Monday, September 30, 2013
Movie review: Enough Said could lead the revival of the rom-com genre
It's got an adult sensibility that doesn't sacrifice reality.
When Eva (Julia Louis-Dreyfus), single parent to only daughter Ellen (Tracey Fairaway), isn’t doing her work as a masseuse, she is worrying about Ellen’s approaching departure for college. In attempt to distract herself, she attends a party with some friends where she meets Albert (James Gandolfini). Albert is adorable, sweet and a little bit quirky like Eva. He too is dealing with impending empty nest syndrome. Plus, like Eva, he is also divorced and playing single parent. The two immediately and surprisingly hit it off, finding common ground in their single parent life and funny natures. There is just one little catch. Eva’s new massage client, Marianne (Catherine Keener), rags on her ex-husband a lot … who just happens to be Albert. Eva finds herself in an impossible situation until life intervenes as it always does.
The movie also stars Toni Collette, Ben Falcone, Michaela Watkins, Phillip Brock, Tavi Gevinson, Nick Williams, Ivy Strohaimer, Eve Hewson, Anjelah Johnson-Reyes, Toby Huss, Kathleen Rose Perkins, Lennie Loftin, Jessica St. Clair and Christopher Nicholas Smith.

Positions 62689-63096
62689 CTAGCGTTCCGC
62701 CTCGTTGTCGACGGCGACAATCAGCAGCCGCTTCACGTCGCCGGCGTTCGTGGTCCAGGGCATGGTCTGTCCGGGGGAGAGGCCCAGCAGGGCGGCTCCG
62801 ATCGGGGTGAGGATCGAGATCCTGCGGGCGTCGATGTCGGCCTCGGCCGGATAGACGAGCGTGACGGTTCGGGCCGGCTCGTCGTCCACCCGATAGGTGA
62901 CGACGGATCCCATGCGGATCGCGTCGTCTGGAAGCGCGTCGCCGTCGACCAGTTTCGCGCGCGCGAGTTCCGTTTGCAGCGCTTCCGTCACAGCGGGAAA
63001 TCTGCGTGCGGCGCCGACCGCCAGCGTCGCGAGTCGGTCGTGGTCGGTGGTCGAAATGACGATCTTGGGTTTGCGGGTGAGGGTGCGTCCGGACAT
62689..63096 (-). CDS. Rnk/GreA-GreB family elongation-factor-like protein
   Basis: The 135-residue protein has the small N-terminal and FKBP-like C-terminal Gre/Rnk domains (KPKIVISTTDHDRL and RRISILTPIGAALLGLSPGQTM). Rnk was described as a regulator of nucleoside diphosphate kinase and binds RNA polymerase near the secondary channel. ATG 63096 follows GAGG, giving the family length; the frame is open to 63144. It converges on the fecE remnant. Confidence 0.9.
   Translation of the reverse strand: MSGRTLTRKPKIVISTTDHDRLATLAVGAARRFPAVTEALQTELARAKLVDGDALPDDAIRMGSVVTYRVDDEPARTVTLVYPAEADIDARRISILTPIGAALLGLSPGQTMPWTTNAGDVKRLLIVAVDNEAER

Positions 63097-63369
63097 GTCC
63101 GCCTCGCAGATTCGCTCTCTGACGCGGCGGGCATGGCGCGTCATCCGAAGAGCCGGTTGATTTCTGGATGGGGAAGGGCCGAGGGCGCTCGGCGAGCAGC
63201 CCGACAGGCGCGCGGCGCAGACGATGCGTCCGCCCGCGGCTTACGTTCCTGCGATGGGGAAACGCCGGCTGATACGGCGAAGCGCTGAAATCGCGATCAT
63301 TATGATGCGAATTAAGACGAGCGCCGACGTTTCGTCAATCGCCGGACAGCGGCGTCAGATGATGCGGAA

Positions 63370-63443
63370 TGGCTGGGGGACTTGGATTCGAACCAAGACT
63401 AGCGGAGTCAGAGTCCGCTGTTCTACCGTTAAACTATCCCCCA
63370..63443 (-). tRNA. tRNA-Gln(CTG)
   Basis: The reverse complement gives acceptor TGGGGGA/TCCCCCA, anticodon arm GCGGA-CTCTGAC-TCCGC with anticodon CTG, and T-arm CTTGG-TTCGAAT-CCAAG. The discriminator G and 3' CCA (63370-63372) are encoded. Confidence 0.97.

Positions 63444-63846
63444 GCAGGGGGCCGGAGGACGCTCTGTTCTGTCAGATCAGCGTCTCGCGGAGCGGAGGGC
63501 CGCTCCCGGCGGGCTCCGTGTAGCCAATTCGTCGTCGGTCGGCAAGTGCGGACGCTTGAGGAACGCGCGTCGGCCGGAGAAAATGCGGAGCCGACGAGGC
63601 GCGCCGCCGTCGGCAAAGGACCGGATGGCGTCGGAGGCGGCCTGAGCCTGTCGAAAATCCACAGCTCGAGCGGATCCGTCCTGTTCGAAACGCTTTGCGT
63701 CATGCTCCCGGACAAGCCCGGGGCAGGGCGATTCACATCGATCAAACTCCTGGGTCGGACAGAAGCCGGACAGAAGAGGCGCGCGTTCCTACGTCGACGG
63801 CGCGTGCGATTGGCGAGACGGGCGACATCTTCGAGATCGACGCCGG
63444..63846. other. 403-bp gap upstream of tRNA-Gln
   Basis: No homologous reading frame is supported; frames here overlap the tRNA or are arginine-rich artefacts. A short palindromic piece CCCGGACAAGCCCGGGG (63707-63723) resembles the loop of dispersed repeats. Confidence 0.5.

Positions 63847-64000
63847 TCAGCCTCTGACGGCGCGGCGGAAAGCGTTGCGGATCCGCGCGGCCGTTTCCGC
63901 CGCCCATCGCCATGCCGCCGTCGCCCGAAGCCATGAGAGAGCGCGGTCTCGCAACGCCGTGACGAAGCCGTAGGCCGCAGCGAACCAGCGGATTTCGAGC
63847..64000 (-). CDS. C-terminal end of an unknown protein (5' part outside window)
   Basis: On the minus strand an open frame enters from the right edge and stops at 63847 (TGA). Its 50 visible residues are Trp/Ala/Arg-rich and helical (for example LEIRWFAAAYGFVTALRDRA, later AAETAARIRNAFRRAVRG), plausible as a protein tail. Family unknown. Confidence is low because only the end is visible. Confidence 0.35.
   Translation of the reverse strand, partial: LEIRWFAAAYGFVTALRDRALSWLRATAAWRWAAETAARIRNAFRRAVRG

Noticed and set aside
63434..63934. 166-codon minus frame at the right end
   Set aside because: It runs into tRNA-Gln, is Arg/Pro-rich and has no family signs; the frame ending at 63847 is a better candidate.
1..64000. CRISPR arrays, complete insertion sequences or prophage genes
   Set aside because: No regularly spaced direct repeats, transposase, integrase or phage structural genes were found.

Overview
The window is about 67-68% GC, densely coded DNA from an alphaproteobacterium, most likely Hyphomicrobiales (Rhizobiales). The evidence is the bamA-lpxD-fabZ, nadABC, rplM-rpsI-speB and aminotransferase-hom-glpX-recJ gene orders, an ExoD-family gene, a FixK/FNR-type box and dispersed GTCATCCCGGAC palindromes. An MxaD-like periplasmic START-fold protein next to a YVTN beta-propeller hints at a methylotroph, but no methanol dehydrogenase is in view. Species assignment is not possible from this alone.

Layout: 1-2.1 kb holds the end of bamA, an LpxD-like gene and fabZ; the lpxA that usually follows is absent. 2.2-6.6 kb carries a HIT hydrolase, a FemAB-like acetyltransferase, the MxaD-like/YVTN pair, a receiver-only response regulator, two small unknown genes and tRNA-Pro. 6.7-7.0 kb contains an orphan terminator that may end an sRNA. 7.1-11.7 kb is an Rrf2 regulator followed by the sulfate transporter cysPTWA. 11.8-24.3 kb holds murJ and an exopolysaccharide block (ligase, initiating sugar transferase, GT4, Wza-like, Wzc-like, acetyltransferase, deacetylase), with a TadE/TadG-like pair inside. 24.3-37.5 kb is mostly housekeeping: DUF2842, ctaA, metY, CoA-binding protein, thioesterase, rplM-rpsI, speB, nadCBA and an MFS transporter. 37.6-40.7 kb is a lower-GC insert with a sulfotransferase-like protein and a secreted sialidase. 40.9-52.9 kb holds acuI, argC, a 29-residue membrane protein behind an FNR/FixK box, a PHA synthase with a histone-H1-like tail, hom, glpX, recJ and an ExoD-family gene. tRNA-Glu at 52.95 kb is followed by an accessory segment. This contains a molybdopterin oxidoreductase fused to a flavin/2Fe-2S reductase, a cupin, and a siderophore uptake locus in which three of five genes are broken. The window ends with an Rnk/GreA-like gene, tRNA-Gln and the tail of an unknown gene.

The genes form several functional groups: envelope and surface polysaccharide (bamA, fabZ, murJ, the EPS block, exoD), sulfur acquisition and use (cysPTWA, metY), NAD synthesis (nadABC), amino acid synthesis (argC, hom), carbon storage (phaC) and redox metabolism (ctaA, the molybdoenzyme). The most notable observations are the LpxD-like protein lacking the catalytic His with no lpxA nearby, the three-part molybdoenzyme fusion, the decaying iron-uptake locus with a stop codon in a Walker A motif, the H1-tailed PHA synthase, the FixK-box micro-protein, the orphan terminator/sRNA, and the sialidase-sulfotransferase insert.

RATING9/10 stars – R.I.P. Gandolfini. Your final film does you justice and leaves a legacy worth being proud of.
Enough Said is a grown up, smart, sassy, romantic comedy that goest against everything you think you know about the rom-com genre by offering something better. Directed and written by Nicole Holofcener, this unexpectedly charming film will sweep you off your feet. There is something so real and down to earth about the dialogue, the way it makes you feel and the story in general. Simply put, this is an honest film. There is no pretense here. The situations the characters are dealing with are real. The emotions they share are real. There is something truly intimate about how you are let into the characters’ lives, personal quirks and problems. You believe everything about the lives of Eva and Albert because it is all straight from your own life.
Louis-Dreyfus and Gandolfini have an amazing chemistry. Their naturally odd ball natures mesh well. It is sad to think that Gandolfini, who passed away earlier in 2013, isn’t around to enjoy what is surely a resounding success. There is only one little part I wasn’t able to reconcile and it is this side story of Ellen’s friend Choloe. I was left feeling that this particular story line was unresolved. It seemed as if there were more to the story that wasn’t told and could easily have been, considering the short run time. This doesn’t affect the overall story, but just would have been the proverbial icing on the cake for what is an otherwise beautifully written, amazingly acted, heartwarming movie.
It is movies like Enough Said that are changing the way audiences perceive the overdone romantic comedy. Perhaps there is hope yet for the genre’s revival, thanks to this simple and fabulous little film.
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